Spark's minutes targets are based on how many days and minutes you said you were prepared to work out when you entered your Exercise Goals (although it defaults to 3 x 30 = 90 minutes if you don't enter anything). If this no longer reflects your workout patterns, then update your Exercise Goals (accessible through the LH side of the Start page).
Spark has to cater for a fairly wide range of fitness levels, so the intensity levels (ie. how many calories you burn in a minute) tend to be fairly moderate. Working out at a greater intensity than that is actually a good thing - it gives you more health and fitness benefits.
So you should be setting both a minutes target, and a calories target that reflects your normal workout patterns. Just set these two targets independently, rather than using Spark's intensity assumptions.
The reasonable man adapts himself to the world; the unreasonable one persists in trying to adapt the world to himself. Therefore all progress depends on the unreasonable man.
Ignore the time and manually enter your actual calories burnt.
Calories are the important number, so it's important to get that number right.
You can also manually change the calorie burn goal to be more accurate to what *you* burn in 300 minutes.
Deb, in New Zealand
Fitness Minutes: (32,235)
40 3/13/13 12:12 P
I know that it's probably more important for your calories burned to match your exercise goal - since that changes the caloric goal in the nutrition tracker - than it is for the time to match. But, I'm a little concerned since my exercise goals NEVER match. For example, my fitbit, stationary bike, and exercise tracker all pretty much agree that I burned about 400 calories 2 nights ago in 30 minutes doing a fairly vigorous bike program.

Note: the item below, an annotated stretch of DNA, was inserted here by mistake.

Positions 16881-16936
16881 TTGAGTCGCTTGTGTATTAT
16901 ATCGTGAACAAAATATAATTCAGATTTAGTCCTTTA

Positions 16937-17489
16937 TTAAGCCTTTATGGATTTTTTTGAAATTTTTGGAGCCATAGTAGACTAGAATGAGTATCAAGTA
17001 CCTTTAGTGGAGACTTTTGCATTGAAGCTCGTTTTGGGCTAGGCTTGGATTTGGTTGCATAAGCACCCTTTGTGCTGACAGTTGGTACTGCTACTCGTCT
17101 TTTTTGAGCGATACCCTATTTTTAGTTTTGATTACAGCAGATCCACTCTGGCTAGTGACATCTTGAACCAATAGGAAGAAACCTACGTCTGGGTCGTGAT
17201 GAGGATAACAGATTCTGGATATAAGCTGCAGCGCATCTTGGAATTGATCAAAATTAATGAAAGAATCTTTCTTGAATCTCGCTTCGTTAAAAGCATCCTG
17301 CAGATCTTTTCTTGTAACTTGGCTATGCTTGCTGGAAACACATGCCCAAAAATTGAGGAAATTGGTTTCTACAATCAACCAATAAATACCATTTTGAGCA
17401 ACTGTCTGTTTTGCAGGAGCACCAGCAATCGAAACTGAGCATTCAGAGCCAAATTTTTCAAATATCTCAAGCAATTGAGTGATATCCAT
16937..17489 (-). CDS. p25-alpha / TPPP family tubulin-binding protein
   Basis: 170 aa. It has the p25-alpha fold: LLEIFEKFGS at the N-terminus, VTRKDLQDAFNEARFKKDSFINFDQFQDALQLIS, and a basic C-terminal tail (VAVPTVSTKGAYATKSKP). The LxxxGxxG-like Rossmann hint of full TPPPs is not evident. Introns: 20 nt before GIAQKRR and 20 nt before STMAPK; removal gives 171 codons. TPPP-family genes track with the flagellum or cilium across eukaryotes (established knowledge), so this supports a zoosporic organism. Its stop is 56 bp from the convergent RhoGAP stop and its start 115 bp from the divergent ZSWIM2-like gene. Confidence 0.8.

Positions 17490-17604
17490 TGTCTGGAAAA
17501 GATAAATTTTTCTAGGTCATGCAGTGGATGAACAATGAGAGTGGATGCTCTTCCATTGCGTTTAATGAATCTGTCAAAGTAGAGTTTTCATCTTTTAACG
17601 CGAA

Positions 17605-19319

Sparkpeople is telling me that my goal is 2140 calories/week, but that I have 300 minutes to do it in... which works out to about double the amount of time I would actually burn that many calories in doing that intensity of exercise.
I'm reticent to manually plug in my calories burned, but would that be better? Or should I just ignore the time portion of it and focus on calories? (Or should I (gag) be spending more time on less gruelling workouts?)
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